The 1902 match came about, because the Lord Lieutenant, Lord Cadogan, a cricket enthusiast, together with Co Kildare and Na Shuler stalwart Sir John Kennedy, had been responsible helping to heal the breach between the Dublin clubs already described, and arranging for Ireland to make a four match tour of England, accorded for the first time, first class status. Sir Timothy O'Brien was captain, the Trial was organised to ensure the best team was selected, even though some of the participants had their invitations from O'Brien before the match was played! Batting at 8 for the "Possibles" side, James was bowled by Bob Lambert for 4 in the first innings and undefeated on the same score in the second. He was not selected.

The following season, when WG Grace's London County were due to play Ireland at The Mardyke, a trial was arranged, Dublin University v The Gentlemen of Ireland, as the University were also entertaining "The Champion", on his last visit to Ireland. The Trial was somewhat of a farce with many of the "Irish" team crying off, but still wining by an innings. James, opening, made 15 in his only innings, which was not enough to gain him selection.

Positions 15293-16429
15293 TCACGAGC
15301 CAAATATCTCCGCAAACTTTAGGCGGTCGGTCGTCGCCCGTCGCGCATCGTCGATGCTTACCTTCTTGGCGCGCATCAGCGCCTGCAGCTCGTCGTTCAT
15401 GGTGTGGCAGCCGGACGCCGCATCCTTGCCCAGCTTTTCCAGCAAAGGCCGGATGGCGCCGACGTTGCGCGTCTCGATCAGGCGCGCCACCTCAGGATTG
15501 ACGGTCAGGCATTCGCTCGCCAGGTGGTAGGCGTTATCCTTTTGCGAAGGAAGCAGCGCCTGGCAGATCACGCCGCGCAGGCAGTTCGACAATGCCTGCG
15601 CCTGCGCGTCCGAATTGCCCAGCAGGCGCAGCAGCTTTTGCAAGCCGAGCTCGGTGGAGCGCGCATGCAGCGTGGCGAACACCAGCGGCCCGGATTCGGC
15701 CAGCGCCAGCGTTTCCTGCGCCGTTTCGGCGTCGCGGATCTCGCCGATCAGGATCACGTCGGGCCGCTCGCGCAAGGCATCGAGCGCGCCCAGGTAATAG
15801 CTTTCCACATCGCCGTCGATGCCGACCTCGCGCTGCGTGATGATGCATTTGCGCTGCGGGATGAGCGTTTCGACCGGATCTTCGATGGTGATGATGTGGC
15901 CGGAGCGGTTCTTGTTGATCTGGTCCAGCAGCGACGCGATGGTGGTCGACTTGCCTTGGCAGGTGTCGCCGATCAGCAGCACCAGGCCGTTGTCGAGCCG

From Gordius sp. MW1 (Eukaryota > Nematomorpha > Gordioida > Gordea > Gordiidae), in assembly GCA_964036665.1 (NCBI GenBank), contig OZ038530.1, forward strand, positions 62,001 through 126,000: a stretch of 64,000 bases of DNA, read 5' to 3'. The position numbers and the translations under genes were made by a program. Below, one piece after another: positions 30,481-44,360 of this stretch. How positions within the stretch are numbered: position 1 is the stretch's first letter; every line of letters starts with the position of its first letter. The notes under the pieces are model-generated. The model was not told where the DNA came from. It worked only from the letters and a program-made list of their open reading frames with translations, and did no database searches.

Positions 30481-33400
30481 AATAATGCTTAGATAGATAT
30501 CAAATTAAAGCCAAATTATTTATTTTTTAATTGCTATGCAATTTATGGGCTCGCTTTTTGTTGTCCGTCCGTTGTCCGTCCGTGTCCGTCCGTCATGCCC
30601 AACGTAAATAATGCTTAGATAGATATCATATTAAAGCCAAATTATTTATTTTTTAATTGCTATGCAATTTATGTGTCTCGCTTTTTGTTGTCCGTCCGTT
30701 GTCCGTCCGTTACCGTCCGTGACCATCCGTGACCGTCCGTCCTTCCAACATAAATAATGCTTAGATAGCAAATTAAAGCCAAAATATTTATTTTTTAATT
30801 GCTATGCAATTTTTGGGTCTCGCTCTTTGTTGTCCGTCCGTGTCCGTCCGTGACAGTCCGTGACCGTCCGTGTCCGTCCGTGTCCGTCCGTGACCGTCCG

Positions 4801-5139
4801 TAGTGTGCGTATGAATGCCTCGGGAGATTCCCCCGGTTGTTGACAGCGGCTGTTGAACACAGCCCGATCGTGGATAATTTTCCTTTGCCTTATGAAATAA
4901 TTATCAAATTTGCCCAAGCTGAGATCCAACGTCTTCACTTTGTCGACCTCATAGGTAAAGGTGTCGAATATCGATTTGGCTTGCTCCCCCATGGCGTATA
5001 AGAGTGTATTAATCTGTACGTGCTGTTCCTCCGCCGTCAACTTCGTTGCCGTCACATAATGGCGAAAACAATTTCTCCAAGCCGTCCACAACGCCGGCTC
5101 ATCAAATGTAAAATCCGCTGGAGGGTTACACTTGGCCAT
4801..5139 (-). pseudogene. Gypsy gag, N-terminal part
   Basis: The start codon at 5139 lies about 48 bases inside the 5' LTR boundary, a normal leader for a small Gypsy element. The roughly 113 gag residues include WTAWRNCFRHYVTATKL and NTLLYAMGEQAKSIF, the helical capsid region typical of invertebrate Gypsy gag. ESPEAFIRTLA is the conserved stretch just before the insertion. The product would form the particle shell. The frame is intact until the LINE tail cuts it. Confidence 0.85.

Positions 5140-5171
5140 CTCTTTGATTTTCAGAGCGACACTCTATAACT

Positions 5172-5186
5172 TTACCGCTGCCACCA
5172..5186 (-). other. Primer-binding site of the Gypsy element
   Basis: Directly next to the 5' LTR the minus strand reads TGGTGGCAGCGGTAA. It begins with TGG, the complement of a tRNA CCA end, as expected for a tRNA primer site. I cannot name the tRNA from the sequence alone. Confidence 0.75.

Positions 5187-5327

Ireland played only one match in 1905, against HDG Leveson-Gower's XI at Rathmines. Leveson-Gower, who pronounced his name Looson-Gore, a useful batsman, was a diminutive man known as "Shrimp". He was a former Oxford captain and later captained both Surrey and England, besides chairing the England selection committee. James came into the match as one of three substitutes when JWF Crawurd, JT Gwynn and Oscar Andrews, somewhat of a serial withdrawer, cried off.

Ireland lost by 53 runs, perhaps missing the batting of the three absentees. Derek Scott's report, based on contemporary accounts, explains that,"The wicket was difficult throughout." Tom Ross took 12 wickets in the match, while the Essex professional Walter Mead, a rather similar bowler, did likewise for the visitors. He removed James, opening again, for 8 in the first innings, while, in the second, he fell, to the speed of Neville Knox. In an age when almost every county had a purveyor of genuine pace, Knox was as fast as any and was too much for several of the home batsmen. He was later forced out of cricket by lameness.